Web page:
The universality of narrative
When we think of narrative, we usually think of it as art, however modest. We think of it as novels or sagas or folk tales or, at the least, as anecdotes. We speak of a gift for telling stories. But as true as it is that narrative can be an art and that art thrives on narrative, narrative is also something we all engage in, artists and non-artists alike. We make narratives many times a day, every day of our lives. And we start doing so almost from the moment we begin putting words together. As soon as we follow a subject with a verb, there is a good chance we are engaged in narrative discourse. “I fell down,” the child cries, and in the process tells her mother a little narrative, just as I have told in this still unfinished sentence a different, somewhat longer narrative that includes the action of the child's telling (“‘I fell down,’ the child cries”).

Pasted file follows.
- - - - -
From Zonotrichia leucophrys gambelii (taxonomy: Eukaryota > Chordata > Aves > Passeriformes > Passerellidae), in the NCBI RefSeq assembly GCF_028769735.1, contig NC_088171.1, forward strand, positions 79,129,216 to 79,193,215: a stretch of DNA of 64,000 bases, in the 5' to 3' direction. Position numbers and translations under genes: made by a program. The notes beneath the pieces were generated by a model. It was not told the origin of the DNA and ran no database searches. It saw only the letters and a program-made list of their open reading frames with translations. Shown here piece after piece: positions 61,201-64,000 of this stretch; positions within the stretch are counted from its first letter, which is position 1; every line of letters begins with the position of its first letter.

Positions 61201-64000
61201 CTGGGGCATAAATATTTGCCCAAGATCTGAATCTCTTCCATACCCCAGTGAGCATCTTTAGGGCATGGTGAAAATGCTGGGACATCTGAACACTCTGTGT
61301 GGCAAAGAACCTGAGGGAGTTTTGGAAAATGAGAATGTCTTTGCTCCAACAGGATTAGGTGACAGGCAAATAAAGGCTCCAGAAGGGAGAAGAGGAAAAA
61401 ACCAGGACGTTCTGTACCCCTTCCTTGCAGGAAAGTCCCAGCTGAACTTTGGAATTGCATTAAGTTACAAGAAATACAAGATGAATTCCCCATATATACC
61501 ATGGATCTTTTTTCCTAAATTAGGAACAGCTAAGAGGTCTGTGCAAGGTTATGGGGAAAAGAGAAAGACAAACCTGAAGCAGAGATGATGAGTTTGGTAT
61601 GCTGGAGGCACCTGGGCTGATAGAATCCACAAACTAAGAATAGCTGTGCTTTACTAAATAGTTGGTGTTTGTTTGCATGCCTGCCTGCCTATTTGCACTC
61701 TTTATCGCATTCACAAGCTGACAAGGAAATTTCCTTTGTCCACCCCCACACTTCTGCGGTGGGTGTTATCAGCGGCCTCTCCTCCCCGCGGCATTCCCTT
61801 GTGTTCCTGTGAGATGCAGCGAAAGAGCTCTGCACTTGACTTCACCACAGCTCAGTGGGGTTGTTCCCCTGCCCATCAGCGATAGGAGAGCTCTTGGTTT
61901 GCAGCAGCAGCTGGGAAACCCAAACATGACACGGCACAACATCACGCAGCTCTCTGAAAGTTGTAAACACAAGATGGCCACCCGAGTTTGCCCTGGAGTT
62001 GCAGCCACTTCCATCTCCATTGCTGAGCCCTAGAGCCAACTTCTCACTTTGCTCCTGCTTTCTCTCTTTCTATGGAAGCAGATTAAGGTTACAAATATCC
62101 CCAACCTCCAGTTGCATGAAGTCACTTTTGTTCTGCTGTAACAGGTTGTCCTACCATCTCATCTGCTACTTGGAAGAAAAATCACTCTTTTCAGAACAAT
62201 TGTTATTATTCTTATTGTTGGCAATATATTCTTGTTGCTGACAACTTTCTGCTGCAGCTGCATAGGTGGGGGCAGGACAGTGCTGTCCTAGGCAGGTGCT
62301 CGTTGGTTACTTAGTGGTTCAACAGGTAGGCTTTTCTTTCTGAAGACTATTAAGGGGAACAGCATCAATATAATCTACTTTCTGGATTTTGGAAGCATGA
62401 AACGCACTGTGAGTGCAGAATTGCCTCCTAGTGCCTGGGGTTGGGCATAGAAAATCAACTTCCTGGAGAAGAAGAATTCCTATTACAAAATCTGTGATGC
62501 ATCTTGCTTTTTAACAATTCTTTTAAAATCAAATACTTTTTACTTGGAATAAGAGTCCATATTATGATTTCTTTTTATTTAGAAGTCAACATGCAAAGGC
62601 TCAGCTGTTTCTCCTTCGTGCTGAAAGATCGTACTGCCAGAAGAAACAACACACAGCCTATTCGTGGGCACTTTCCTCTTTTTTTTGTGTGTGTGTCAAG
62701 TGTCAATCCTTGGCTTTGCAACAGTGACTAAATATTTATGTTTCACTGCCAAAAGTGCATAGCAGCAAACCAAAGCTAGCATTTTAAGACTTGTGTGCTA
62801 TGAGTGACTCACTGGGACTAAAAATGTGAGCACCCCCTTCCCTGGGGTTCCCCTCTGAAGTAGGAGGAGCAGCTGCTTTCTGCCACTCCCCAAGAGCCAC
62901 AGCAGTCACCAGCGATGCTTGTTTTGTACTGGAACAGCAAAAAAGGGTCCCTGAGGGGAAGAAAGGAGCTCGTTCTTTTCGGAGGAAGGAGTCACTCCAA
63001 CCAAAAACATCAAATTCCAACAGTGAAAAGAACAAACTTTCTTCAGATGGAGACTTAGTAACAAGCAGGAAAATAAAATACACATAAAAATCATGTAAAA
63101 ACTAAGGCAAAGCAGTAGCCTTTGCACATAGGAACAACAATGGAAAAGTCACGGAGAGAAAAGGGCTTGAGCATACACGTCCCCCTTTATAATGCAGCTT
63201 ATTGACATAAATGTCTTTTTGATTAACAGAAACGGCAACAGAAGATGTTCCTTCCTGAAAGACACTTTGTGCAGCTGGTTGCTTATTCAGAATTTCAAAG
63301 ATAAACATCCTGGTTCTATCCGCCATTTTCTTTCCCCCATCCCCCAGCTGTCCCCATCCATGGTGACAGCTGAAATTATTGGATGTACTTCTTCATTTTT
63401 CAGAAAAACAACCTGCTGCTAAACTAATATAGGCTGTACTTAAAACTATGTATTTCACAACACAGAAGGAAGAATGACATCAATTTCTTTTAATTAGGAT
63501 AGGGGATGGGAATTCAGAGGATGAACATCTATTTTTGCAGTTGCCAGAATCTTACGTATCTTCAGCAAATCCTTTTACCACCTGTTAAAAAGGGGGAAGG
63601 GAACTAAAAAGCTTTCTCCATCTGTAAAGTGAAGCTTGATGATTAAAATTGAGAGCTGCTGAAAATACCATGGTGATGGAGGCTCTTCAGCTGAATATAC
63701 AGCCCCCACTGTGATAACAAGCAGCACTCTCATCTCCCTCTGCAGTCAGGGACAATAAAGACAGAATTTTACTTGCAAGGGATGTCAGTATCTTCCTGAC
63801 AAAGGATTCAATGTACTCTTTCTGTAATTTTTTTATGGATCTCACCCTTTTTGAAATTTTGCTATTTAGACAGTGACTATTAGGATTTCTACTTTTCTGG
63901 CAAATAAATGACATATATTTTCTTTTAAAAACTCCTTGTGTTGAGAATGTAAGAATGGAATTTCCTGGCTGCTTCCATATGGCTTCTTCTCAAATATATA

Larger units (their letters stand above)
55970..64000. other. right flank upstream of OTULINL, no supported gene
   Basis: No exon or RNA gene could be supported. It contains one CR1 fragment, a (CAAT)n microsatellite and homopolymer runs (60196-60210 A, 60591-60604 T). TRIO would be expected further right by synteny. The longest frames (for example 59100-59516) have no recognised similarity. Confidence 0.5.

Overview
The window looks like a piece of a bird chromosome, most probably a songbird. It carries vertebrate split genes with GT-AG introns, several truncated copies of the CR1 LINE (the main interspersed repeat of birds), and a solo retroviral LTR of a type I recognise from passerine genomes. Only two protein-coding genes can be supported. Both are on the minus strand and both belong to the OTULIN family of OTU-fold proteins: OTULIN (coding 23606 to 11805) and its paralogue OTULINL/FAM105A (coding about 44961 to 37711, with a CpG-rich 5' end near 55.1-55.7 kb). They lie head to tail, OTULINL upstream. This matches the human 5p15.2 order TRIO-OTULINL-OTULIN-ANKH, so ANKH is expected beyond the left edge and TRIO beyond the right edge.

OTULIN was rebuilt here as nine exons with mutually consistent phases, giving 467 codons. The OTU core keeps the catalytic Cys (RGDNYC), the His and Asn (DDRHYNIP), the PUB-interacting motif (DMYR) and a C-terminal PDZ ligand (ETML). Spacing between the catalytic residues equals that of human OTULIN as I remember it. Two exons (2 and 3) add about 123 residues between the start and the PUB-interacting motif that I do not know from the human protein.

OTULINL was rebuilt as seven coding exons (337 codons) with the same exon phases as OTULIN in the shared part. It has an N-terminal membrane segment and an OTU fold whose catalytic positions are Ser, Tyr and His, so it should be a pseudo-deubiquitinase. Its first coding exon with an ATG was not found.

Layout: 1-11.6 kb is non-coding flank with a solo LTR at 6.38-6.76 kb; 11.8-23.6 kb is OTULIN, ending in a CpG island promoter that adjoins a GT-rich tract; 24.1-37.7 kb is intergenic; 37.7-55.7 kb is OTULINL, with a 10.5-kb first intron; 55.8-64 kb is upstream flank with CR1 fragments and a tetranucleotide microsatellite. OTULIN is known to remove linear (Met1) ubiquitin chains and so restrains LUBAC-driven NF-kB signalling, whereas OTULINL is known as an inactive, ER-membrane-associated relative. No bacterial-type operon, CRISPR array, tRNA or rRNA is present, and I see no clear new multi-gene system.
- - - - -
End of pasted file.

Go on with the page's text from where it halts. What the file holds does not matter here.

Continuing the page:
Given the presence of narrative in almost all human discourse, there is little wonder that there are theorists who place it next to language itself as the distinctive human trait. Fredric Jameson, for example, writes about the “all-informing process of narrative,” which he describes as “the central function or instance of the human mind.” Jean-François Lyotard calls narration “the quintessential form of customary knowledge.”